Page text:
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HOME INSPECTIONS FOR SELLERS
RESIDENTIAL HOMES AND UP TO 4 UNIT MULTIFAMILY HOMES
You are in a much better position to receive the highest price for your home when you know the overall condition of the property and defects or concerns before placing the home on the market. Most sellers feel compelled to drop the purchase price of the home because of some unknown issue or concern identified during the buyer’s inspection. But being prepared with this knowledge ahead of time allows you to manage these matters without necessarily having to drop the price.
In many cases, the buyer will accept the results of a Licensed Certified Professional Home Inspector rather than hire yet another inspector. The fact that you were proactive in having a home inspection completed before the sale of the home conveys openness and honesty to prospective buyers and sets you apart from other sellers who did not have an inspection completed before listing their home for sale.
What are some advantages for the Home Seller?
The seller can choose a certified InterNACHI inspector, rather than be at the mercy of the buyer’s choice of inspector.
- The seller can schedule the inspections(s) at the seller’s convenience.
- It can alert the seller of any items of immediate concern, such as elevated radon gas levels or an active termite or pest infestation.
- The seller can assist the home inspector during the home inspection, something not normally done during a buyer’s inspection.
- The seller can have the inspector correct any misstatements in the inspection report before it is generated.
- The report can help the seller price the home more realistically if problems exist.
- The report can help the seller substantiate a higher asking price if problems don’t exist or have been corrected.
- A seller inspection reveals problems ahead of time, which:
- can make the home show better;
- gives the seller time to shop for competitive bids and make repairs;
- permits the seller to attach repair estimates or paid invoices to the inspection report; and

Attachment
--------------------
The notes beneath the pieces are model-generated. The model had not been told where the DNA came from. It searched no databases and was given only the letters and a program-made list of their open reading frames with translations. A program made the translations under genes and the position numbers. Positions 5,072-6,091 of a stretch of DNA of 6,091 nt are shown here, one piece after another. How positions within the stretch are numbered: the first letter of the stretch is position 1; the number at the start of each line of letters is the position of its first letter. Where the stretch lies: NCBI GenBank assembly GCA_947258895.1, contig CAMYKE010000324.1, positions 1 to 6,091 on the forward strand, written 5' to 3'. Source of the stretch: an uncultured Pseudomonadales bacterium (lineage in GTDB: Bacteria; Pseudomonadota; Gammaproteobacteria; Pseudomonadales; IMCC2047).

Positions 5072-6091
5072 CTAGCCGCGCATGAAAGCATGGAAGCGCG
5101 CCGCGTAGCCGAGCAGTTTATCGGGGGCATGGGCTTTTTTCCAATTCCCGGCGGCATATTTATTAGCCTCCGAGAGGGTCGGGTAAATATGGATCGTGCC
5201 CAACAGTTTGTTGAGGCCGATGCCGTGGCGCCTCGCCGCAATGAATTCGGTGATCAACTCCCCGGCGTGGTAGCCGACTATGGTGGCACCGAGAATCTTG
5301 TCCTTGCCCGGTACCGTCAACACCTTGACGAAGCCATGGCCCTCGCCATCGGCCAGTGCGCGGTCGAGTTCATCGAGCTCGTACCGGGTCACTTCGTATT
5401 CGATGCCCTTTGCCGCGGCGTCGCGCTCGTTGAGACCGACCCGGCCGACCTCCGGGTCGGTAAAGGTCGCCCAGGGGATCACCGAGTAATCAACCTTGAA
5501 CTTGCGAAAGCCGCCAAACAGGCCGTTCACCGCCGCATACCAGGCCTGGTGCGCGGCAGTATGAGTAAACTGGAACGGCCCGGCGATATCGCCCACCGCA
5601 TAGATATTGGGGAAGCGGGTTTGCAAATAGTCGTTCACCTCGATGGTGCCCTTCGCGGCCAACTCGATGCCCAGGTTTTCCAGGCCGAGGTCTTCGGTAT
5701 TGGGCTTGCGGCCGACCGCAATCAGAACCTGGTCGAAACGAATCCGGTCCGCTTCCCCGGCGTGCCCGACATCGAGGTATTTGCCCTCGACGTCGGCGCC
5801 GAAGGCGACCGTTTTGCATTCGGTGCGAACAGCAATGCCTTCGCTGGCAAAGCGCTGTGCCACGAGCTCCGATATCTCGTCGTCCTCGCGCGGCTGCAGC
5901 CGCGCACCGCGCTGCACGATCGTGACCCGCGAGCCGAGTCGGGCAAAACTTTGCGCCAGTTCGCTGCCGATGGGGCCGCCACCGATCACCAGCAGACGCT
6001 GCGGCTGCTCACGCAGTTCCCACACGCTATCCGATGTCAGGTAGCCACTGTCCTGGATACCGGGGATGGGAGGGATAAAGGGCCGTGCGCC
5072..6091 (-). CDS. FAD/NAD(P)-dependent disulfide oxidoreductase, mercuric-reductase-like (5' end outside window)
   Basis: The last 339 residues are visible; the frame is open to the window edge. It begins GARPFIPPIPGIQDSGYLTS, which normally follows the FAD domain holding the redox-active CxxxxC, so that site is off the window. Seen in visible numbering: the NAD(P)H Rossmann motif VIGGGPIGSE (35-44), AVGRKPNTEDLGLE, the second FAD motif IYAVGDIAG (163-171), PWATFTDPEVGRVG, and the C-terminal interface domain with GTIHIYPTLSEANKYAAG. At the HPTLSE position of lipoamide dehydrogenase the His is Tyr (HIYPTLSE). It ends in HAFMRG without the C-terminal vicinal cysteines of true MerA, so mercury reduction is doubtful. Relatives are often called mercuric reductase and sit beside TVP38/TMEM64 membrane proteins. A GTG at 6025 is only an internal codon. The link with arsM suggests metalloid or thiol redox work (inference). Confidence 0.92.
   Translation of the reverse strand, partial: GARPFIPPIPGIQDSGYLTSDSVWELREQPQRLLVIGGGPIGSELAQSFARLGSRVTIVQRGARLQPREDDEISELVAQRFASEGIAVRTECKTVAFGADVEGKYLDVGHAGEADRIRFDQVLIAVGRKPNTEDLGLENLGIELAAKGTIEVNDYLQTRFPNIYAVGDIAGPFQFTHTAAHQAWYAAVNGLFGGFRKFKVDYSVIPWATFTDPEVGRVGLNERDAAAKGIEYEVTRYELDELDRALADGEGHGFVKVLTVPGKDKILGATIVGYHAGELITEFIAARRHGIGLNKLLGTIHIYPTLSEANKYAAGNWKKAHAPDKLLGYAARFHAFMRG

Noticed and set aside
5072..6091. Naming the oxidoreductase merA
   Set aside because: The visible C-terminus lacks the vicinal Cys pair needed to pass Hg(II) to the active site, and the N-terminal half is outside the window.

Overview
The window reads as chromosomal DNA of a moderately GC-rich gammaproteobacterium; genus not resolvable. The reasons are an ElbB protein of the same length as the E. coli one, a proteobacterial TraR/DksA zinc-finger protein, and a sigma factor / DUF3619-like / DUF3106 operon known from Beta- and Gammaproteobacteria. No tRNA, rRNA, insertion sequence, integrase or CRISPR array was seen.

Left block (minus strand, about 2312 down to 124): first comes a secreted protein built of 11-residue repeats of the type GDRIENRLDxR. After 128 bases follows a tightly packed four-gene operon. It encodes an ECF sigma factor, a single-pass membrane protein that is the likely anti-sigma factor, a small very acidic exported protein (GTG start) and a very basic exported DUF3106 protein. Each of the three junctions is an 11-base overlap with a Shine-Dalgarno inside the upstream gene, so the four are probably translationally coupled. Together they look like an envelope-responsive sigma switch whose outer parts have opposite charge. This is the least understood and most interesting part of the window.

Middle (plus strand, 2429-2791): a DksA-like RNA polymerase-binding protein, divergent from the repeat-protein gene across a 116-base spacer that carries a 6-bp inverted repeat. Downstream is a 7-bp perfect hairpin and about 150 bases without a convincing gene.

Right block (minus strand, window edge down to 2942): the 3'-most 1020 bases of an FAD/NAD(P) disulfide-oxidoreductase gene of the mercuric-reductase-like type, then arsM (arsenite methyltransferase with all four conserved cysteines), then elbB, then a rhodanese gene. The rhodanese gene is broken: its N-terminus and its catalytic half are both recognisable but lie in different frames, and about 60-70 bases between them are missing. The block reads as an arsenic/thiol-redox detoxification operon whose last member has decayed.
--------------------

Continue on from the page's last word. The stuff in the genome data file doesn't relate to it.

- removes over-inflated buyer-procured estimates from the negotiating table.
- The report might alert the seller to any immediate safety issues found before agents and visitors tour the home.
- The report provides a third-party, unbiased opinion to offer to potential buyers.
- A home seller inspection permits a clean home inspection report to be used as a marketing tool.
- A seller inspection is an ultimate gesture in forthrightness on the part of the seller.
- The report might relieve a prospective buyer’s unfounded suspicions before they walk away.
- A seller inspection lightens negotiations and 11th-hour re-negotiation.
- The report might encourage the buyer to waive the inspection contingency.
- The deal is less likely to fall apart, the way they often do when a buyer’s inspection unexpectedly reveals a last-minute problem.
- The report provides full-disclosure protection from future legal claims.
Advantages for the Home Buyer:
- The inspection is already done.
- The inspection is paid for by the seller.
- The report provides a more accurate, third-party review of the condition of the home before making an offer.
- A seller inspection eliminates surprise defects.
- Problems are corrected, or at least acknowledged, before making an offer on the home.
Common Myths About Seller Inspections:
Q. Don’t seller inspections kill deals by forcing sellers to disclose defects they otherwise wouldn’t have known about?
A. Any defect that is material enough to kill a real estate transaction is likely going to be uncovered eventually. It is best to discover the problem ahead of time before it can kill the deal.
Q. A newer home in good condition doesn’t need an inspection. Why should the seller have one done?
A. Unlike real estate agents, whose job is to market properties for their sellers, inspectors produce objective reports. If the property is truly in great shape, the inspection report becomes a pseudo-marketing piece, with the added benefit of having been generated by an impartial party.
How long does a home inspection take?
A typical home inspection takes roughly 1.5 and 2 hours to complete, based on a 2500 sq ft vacant home. A 2500 sq ft home that is furnished will take approximately 2 hours.